The weather was cold and it rained all the time for the three days we were there. I have lived in London for two years (1970-72) although I went there for the first time in 1964 and have been there umpteen times. My wife also has been to London many times. But in December 2006 I went there after a lapse of eight years and my son too had not been there for ten years or so and he always wanted to go there, specially for Christmas shopping. But Oxford street has always seen old established shops closed and new ones opened. The street has always had a high turnover of establishments. Oxford street, despite rain and cold was full of shoppers, people lined up in front of food stands, buying sandwiches and bread rolls, streaming in and out of famous shops like Marks & Spencer, Selfridge's, D.H. Evans etc. Selfridge's has always the most elegant and attractive Christmas window decorations. So has Liberty's and Hamley's Toy Shop in lower Regent street.
We went walking down from Cumberland Hotel (Marble arch) to Regent street, turned right to go down to Piccadilly Circus. At the left hand corner of Regent street, there used to be a Wedgwood shop, selling fine china and porcelain, it was gone. So were many other decades old established shops. We came to Piccadilly Circus and went in to a pub next to Regent Park hotel, which I used to frequent, and had a point of stout beer(BP 2.50). The whole area was full of mini-markets, shops selling soft drinks, bottled water and sweets.
We progressed towards Shaft bury Avenue and turned into Soho. It was as lively as ever, many new restaurants with new names but many old ones too. This part has always been my favorite place for eating Chinese food. I have, at one time or another, eaten in many of the Chinese restaurants there. In 1970 a family called Poons opened a small restaurant in (I think) George street. Old mother Poons cooked in a corner with three or four tables, they were fixing up an upstairs room to turn it into a dinning room for more tables. The food was superb and the place got rave reviews from food critics. Naturally some time later, you had to wait for a table. By then they had opened a few more restaurants in Soho. They had become popular.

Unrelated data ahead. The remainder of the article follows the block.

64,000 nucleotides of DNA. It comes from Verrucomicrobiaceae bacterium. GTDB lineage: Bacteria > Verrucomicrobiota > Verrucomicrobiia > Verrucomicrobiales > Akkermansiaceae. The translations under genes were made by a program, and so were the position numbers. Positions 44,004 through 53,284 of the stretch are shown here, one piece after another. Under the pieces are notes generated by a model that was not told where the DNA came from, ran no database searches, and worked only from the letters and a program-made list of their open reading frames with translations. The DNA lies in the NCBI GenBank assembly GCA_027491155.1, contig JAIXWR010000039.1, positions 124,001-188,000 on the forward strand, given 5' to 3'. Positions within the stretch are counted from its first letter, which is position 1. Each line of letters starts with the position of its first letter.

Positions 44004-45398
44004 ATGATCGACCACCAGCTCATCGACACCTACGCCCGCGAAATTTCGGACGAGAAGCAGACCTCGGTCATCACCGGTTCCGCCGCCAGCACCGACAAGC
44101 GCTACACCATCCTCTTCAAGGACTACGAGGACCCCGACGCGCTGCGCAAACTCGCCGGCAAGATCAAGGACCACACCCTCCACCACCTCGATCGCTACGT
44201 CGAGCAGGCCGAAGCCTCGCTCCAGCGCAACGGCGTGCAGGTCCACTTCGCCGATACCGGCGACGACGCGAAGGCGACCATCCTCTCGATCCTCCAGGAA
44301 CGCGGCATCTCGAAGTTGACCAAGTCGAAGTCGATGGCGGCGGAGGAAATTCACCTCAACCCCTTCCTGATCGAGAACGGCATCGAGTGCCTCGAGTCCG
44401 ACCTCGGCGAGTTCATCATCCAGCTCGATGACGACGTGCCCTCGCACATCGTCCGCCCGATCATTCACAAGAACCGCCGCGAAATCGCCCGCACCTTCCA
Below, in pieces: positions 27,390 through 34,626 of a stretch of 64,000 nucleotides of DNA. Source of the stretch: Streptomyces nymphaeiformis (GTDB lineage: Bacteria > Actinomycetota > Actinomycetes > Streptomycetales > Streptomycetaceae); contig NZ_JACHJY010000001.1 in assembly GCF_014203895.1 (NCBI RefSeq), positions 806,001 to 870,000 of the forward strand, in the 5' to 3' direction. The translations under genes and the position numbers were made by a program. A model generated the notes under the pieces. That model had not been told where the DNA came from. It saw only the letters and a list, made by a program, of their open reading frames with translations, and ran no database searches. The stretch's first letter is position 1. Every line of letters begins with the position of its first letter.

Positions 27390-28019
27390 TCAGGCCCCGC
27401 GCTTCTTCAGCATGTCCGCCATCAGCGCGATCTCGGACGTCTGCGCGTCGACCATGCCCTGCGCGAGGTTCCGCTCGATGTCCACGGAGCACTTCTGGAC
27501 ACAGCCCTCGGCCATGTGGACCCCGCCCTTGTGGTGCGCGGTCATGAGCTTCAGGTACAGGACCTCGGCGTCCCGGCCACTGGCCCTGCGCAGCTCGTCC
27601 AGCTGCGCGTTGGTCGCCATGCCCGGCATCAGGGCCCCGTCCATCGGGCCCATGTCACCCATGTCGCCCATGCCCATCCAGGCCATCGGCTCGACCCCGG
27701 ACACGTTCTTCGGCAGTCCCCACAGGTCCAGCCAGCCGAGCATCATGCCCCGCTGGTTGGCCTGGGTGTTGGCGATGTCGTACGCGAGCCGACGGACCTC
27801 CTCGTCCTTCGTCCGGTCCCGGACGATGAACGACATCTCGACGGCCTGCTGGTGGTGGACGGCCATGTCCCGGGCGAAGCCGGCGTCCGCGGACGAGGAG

In the opinion of Samuel Johnson, the 18th Century author, critic and literary figure, if you are tired of London, you are tired of life. This is true. In London there is always something new, be it Victoria & Albert Hall, The National Art gallery,Tate or Museum of Modern art, History Museum. Even Madam Tussuad's remove and put new figures from time to time. There are always exhibitions and shows going on. And if you are tired of visiting The Buck House or Big Ben, Parliament and Trafalgar square, you can always go into Fortnum & Mason in Piccadilly and have their famous Cucumber sandwiches and Earl Grey Tea.
Posted by IsleHopper 27.02.2008 09:21 Archived in Air Travel | England